MDConsult- How the Environment Changes Youths
How the Environment Changes Youths
The long-term effects of outside influences on children and adolescents were spotlighted on MD Consult this week.
In one of the first studies of its kind, Growing Up With Media surveyed adolescents about violence in the media and revealed that “nine percent of adolescents participating…report[ed] that they had perpetrated some type of sexual violence in their lifetimes.”
One hundred and eight males and females, age 14 to 21, out of 1,058 participants stated they had forced sexual contact (84), coerced someone into sex (33), attempted rape (43), and/or had completed rape (18).
“Perpetrators of any type of sexual violence were significantly more likely than were nonperpetrators to consume X-rated material via television, music, video games, and the Internet. In particular, they were significantly more likely to view depictions of one person physically hurting another while doing something sexual, said Michele L. Ybarra, Ph.D., of the Center for Innovative Public Health Research, San Clemente, Calif., and Kimberly J. Mitchell, Ph.D., of the Crimes Against Children Research Center, University of New Hampshire, Durham.”
Researchers suggest this behavior is due to “frequent consumption of sexual and violent material.”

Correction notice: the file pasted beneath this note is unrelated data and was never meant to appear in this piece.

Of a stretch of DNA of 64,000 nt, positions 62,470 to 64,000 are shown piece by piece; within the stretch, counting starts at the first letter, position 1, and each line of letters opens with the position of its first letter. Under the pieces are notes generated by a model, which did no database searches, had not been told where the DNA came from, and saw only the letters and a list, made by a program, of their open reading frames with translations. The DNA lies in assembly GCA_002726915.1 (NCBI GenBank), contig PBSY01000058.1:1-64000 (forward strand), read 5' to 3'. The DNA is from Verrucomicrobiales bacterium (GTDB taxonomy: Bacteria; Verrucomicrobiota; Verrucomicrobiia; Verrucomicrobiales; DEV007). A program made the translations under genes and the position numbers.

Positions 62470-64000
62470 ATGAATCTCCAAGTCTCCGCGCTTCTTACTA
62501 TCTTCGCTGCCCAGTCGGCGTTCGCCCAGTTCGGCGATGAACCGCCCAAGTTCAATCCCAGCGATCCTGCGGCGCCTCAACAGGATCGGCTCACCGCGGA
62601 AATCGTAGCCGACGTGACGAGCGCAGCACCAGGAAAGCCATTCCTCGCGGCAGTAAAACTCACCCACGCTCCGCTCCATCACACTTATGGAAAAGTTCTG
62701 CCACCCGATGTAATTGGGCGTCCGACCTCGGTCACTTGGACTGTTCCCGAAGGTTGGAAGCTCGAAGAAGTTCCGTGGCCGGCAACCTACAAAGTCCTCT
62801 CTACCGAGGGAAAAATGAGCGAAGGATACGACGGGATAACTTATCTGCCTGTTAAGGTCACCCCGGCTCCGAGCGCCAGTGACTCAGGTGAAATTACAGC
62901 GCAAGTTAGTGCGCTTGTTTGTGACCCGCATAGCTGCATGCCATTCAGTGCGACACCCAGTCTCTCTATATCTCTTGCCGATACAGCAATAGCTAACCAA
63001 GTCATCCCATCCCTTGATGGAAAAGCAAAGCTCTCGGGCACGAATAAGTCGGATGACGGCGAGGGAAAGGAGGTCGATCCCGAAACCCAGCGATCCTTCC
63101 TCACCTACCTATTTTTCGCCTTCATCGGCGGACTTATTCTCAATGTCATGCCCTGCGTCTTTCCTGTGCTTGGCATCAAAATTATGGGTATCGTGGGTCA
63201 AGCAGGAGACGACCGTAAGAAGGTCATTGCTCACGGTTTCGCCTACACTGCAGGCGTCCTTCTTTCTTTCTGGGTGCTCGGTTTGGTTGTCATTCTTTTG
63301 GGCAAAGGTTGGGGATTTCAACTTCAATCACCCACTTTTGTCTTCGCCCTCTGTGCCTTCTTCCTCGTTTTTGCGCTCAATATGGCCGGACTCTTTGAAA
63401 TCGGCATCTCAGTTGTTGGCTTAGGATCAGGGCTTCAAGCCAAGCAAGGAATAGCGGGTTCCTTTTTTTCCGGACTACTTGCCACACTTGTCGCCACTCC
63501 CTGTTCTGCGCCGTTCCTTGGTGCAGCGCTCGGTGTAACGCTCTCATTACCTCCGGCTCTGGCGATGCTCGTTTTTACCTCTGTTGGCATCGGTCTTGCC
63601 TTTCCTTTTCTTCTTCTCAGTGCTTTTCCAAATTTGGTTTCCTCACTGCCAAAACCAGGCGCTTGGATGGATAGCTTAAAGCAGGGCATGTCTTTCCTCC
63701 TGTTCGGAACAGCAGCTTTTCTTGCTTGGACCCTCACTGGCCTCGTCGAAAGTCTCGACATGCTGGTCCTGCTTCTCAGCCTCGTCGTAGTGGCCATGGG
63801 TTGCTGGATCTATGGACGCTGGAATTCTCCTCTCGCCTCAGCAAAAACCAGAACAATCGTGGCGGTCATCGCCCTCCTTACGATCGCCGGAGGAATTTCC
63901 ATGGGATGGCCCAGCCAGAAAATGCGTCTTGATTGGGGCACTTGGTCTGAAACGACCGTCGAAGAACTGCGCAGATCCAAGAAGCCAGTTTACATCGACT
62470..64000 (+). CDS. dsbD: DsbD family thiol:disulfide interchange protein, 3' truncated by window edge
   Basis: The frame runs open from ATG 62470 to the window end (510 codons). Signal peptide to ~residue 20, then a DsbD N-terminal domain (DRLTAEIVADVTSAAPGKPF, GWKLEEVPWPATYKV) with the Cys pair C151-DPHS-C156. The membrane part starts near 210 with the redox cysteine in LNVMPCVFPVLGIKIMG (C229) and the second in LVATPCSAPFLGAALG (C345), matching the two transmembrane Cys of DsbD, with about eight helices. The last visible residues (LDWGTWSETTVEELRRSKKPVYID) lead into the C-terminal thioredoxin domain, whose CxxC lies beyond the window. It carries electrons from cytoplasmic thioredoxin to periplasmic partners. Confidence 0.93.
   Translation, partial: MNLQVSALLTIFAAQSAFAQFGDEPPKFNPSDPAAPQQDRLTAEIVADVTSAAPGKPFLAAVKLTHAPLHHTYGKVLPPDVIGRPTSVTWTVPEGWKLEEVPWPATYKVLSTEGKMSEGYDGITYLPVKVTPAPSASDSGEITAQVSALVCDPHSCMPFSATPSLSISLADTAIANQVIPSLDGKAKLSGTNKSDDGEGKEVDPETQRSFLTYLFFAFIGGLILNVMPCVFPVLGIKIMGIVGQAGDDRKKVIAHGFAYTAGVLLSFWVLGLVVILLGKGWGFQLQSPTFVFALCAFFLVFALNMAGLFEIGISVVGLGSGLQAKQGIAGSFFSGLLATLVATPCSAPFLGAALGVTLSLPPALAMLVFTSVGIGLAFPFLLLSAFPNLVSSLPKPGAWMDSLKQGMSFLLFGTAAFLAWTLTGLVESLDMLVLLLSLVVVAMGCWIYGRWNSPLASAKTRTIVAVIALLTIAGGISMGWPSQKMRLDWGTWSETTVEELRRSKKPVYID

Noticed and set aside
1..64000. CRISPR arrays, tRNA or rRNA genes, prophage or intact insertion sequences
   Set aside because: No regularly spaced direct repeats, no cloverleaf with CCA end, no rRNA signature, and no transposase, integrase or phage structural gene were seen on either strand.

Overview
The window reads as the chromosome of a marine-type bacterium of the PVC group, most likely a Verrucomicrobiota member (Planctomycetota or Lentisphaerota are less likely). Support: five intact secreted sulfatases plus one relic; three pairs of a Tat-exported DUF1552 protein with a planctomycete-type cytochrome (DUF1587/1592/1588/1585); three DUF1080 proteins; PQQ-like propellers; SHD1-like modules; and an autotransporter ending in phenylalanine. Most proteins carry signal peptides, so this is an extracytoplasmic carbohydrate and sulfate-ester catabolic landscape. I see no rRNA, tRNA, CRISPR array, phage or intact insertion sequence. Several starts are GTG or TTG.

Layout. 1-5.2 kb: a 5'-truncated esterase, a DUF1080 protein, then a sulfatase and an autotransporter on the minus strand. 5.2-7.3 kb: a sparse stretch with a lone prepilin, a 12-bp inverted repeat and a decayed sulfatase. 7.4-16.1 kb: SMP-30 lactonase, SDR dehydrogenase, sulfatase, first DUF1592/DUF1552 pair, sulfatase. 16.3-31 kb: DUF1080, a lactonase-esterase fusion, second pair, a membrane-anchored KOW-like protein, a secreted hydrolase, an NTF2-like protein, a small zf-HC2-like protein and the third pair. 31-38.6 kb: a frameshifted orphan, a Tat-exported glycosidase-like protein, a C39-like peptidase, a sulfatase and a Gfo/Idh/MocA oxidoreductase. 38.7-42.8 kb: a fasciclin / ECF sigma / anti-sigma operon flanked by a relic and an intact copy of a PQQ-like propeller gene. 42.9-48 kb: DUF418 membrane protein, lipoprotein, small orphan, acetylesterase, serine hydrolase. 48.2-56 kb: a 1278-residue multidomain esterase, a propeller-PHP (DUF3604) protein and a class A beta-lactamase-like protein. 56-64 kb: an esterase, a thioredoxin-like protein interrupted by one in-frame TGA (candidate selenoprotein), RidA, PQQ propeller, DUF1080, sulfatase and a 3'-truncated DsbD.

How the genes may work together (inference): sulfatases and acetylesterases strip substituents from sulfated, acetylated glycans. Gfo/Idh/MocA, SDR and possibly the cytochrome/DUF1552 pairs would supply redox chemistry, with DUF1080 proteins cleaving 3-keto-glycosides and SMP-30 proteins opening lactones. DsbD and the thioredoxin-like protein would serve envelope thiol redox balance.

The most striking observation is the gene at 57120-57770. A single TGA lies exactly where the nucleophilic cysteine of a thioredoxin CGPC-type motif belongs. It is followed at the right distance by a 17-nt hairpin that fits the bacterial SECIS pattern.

Growing Up With Media began in 2006, but they did not begin including data on sexual perpetration until 2010. “A total of 49 adolescents – 39 males and 10 females – reported that they attempted or completed rape. In 60% of these episodes, vaginal sex was attempted or completed, and in 48%, oral sex was attempted or completed,” the article stated.
They stress the need to educate children on healthy sexual relationships before the age of 16, as that was the most common age of perpetration. “Approximately three-fourths of the victims were ‘romantic partners’ of the perpetrator, and the remaining one-fourth of victims had some form of a relationship with the perpetrator. This finding is consistent with the literature, which demonstrates that adolescent victims are overwhelmingly more likely to be abused by someone they know than by a stranger.”
The second article noted the “intergenerational consequences of drug and alcohol addiction.” They found that adults had a higher risk of depression if their parents struggled with drug or alcohol addictions that caused problems for the household. Once factors such as age/sex/socioeconomic status as adults were added in, their risk of depression was set at 1.69 greater odds than peers who did not have addiction present with their parents.
“These findings underscore the intergenerational consequences of drug and alcohol addiction and reinforce the need to develop interventions that support healthy childhood development to prevent ongoing patterns of addiction and prevention,” Esme Fuller-Thomson, Ph.D., and her colleagues at the University of Toronto wrote in Psychiatry Research (2013 [doi: 10.1016/j.psychres.2013.02.024).
“Moreover, the number of adversities experienced in childhood was independently associated with the increased odds of depression,” Dr. Fuller-Thomson and colleagues reported.
There was no data available on whether or not the parents also suffered from depression.